To retain biological activity, proteins generally must be maintained in a specific, three-dimensional conformation. This conformation
is only marginally stable, and thus relatively minor perturbing forces can disrupt protein structure, causing loss of biological
activity, as well as formation of non-native protein aggregates. Such perturbations are commonly encountered as proteins are
produced, stored, transported, and delivered to patients. For example, it is well known that during common industrial processes
such as filtering (Maa and Hsu, 1998), storage (Mcleod et al., 2000), agitation (Thurow and Geisen, 1984; Maa and Hsu, 1997) freeze/thawing (Eckhardt, Oeswein et al., 1991; Nema and Avis, 1993; Izutsu et al., 1994), lyophilization (Carpenter and Chang, 1996; Carpenter et al., 1997), nebulization (Ip et al., 1995) and spray-drying (Broadhead et al., 1994; Mumenthaler et al., 1994; Maa et al., 1998; Adler and Lee, 1999; Millqvist-Fureby, Malmsten et al., 1999; Tzannis and Prestrelski, 1999) proteins can suffer damage to their native conformation. Further, delivery of protein pharmaceuticals to patients may also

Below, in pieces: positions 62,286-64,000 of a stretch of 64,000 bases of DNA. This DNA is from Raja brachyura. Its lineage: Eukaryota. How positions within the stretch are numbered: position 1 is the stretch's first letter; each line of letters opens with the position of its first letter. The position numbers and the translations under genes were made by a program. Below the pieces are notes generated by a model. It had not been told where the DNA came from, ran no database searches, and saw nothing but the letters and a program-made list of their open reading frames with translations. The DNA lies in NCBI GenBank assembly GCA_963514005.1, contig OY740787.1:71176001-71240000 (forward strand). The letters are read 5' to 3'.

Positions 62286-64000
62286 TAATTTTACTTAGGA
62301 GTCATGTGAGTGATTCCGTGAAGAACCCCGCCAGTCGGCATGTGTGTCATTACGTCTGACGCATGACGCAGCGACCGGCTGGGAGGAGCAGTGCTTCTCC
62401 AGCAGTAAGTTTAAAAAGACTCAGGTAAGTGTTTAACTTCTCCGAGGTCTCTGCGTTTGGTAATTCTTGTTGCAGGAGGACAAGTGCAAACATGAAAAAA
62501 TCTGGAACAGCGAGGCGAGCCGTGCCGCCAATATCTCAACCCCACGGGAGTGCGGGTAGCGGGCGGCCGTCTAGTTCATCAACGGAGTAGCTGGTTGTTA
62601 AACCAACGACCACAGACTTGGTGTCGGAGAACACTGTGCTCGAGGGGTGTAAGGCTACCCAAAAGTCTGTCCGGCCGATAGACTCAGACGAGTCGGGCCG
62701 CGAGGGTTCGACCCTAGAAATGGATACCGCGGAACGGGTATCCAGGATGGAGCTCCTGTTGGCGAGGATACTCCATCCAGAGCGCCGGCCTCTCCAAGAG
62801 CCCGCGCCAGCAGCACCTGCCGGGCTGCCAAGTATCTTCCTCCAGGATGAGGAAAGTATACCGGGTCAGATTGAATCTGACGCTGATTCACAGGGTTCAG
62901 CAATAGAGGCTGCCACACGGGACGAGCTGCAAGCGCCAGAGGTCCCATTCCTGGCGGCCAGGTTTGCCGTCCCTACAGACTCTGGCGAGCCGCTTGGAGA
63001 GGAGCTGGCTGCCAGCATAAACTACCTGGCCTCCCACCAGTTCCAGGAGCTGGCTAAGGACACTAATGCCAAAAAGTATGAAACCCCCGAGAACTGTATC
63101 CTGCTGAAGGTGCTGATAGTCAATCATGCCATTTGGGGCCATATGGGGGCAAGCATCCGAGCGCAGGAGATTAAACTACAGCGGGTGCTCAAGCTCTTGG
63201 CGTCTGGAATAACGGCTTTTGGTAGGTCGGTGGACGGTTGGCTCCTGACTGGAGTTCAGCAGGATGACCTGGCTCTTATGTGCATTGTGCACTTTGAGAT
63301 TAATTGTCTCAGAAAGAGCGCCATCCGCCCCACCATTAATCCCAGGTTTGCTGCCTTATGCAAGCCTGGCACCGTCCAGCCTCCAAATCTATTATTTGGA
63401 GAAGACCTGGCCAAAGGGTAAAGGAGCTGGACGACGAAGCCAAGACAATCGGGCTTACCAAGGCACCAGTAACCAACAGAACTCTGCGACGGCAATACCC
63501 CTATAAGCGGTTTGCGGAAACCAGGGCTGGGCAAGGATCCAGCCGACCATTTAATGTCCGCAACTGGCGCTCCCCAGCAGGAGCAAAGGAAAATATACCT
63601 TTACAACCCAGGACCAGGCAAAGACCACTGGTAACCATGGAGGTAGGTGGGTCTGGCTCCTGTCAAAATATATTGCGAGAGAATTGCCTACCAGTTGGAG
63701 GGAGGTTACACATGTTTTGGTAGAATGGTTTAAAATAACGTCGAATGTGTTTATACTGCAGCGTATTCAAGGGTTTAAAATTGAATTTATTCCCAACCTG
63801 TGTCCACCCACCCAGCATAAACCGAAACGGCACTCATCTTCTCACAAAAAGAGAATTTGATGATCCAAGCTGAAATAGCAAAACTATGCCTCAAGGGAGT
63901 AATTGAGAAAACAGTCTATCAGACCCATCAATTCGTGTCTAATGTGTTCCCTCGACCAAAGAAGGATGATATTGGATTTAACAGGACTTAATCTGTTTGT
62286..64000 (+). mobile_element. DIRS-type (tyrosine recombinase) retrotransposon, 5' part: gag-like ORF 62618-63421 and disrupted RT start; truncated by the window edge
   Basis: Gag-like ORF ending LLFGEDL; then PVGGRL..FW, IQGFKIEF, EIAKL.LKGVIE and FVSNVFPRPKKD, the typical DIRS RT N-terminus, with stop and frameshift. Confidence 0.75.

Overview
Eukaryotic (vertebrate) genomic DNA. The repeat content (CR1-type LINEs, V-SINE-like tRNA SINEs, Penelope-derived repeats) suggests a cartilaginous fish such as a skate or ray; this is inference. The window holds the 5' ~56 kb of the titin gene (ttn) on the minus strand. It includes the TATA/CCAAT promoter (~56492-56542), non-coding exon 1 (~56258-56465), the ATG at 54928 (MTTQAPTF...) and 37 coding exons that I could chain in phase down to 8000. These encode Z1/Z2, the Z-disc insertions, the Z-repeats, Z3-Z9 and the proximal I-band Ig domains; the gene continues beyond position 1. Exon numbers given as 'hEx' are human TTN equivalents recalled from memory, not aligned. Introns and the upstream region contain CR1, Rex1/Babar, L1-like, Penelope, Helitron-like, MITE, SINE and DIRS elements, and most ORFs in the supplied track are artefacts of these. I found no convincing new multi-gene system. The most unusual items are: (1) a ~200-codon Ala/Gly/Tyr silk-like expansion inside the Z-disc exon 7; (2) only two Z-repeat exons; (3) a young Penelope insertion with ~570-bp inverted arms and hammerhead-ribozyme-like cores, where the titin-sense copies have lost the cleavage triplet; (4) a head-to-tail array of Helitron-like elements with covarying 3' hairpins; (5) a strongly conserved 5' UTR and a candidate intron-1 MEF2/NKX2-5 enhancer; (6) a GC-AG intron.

provoke losses of conformational integrity via unfavorable interactions of proteins with surfaces (e.g., inner walls of catheter
tubing or syringes (Tzannis et al., 1996)).